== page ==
Rangel, Waters ethics trials to take place after elections
Ethics trials for two prominent House Democrats will take place after the November elections, the chairwoman of the chamber's ethics committee announced Thursday night.
Rep. Zoe Lofgren (D-Calif.) said in a written statement that the five Republicans on the 10-member panel blindsided her last week when they publicly requested that Reps. Charles B. Rangel (N.Y.) and Maxine Waters (Calif.) be tried before the Nov. 2 midterms.
While Rangel and Waters had also requested preelection proceedings, Lofgren said that Republicans went public without her approval, despite numerous bipartisan meetings to reach a consensus. She called the Republican unilateral statement unprecedented.
Rangel is a senior member and former chairman of the tax-writing Ways and Means Committee, while Waters has a senior position on the Financial Services Committee. Their trials, officially called adjudicatory hearings, will begin Nov. 15 for Rangel and Nov. 29 for Waters.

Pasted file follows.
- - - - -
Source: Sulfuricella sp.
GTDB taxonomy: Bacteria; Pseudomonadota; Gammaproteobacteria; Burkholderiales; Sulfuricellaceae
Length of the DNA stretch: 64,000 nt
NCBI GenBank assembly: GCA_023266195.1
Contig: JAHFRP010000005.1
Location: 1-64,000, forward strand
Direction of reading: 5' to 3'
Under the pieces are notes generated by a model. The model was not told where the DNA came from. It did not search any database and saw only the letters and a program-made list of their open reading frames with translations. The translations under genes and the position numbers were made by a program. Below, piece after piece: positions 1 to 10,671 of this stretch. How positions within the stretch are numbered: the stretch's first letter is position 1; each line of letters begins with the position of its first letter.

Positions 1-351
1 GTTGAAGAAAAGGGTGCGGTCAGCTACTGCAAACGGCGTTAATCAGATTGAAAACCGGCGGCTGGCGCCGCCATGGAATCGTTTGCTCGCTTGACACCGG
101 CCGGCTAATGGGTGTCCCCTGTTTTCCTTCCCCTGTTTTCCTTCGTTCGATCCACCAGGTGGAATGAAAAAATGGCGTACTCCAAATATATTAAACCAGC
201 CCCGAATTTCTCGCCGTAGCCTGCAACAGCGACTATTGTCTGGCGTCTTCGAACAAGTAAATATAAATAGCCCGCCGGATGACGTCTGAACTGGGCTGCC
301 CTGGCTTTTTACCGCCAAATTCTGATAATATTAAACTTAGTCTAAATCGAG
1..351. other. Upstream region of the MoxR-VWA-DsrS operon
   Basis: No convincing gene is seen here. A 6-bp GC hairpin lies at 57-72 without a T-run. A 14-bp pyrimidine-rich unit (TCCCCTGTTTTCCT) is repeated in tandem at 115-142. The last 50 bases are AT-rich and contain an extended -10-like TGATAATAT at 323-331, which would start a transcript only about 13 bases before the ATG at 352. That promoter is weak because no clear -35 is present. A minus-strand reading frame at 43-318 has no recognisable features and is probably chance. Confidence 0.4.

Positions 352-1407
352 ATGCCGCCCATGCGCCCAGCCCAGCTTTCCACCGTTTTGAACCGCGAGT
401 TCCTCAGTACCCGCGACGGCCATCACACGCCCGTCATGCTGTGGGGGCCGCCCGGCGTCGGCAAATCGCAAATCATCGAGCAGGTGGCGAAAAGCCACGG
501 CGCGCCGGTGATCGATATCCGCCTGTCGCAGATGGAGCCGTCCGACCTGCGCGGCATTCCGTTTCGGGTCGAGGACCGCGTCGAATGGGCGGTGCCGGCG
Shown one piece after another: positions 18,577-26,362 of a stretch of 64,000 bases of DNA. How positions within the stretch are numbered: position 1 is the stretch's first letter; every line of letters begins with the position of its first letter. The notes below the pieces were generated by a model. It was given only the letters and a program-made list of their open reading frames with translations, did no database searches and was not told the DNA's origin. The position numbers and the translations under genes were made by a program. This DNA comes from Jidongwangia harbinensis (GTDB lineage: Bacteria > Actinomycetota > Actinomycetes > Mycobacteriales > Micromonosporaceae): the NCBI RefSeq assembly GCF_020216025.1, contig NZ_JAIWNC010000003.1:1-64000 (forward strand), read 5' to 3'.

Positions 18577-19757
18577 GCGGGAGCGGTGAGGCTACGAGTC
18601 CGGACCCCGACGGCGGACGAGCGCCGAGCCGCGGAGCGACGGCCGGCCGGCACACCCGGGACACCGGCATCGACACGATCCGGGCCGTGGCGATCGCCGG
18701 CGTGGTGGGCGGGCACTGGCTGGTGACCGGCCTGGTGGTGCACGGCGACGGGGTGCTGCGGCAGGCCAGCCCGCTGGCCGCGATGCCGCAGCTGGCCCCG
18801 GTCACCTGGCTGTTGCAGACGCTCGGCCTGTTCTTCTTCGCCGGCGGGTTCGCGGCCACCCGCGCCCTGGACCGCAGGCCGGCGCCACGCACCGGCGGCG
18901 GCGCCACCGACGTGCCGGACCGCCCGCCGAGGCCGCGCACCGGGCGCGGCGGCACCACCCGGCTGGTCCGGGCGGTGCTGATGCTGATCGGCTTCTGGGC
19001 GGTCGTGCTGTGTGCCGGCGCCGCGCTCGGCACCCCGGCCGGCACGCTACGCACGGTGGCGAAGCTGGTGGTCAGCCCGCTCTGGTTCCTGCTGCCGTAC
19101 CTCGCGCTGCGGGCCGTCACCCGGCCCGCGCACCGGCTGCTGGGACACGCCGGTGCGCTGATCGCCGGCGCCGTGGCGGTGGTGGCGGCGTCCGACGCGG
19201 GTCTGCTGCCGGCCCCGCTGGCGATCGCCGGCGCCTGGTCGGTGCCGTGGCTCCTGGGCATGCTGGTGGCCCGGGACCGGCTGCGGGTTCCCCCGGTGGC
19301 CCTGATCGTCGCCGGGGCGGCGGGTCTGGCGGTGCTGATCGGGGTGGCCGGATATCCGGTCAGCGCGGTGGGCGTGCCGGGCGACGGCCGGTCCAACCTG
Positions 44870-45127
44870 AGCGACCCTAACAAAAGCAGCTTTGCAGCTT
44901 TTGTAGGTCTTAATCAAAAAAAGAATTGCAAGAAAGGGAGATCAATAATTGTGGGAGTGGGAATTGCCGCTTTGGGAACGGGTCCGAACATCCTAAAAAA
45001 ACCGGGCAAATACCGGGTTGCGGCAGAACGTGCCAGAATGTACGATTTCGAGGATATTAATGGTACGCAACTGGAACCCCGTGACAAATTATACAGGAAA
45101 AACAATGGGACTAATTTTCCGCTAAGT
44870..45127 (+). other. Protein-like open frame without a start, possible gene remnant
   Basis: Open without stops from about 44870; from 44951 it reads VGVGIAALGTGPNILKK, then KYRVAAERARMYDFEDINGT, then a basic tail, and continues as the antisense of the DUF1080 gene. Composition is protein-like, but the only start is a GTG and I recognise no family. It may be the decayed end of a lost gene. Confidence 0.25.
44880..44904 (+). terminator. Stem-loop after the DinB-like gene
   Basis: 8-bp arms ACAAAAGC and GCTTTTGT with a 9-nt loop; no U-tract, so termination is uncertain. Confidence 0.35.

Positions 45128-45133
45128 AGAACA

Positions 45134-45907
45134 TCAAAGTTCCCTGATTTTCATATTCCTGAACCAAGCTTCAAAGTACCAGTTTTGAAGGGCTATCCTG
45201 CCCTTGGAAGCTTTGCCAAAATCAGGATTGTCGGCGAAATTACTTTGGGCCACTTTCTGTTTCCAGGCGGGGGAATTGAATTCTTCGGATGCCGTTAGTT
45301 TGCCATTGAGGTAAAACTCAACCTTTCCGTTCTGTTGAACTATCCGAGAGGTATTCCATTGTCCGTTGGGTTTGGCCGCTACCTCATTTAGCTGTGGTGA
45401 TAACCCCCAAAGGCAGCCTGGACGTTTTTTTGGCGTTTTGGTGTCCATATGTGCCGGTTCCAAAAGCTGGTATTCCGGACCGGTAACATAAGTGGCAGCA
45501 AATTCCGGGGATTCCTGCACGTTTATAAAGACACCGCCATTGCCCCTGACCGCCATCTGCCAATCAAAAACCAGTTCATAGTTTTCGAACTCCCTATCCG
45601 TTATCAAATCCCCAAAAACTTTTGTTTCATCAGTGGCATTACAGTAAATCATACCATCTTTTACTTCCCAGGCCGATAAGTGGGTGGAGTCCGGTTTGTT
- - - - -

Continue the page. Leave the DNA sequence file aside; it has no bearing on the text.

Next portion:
The hearings will determine whether the lawmakers violated standards of conduct. Rangel is accused of financial and fundraising improprieties and Waters is charged with improperly helping a bank where her husband has an investment.
The ethics committee attorneys must demonstrate to eight committee members - sitting as judges - that there is clear and convincing evidence of ethical violations.
If violations are proved, the ethics committee would conduct a hearing on punishment. The committee could issue a report criticizing the member's conduct or recommend greater punishment to the full House - including a vote to censure a lawmaker or, in rare cases, expulsion.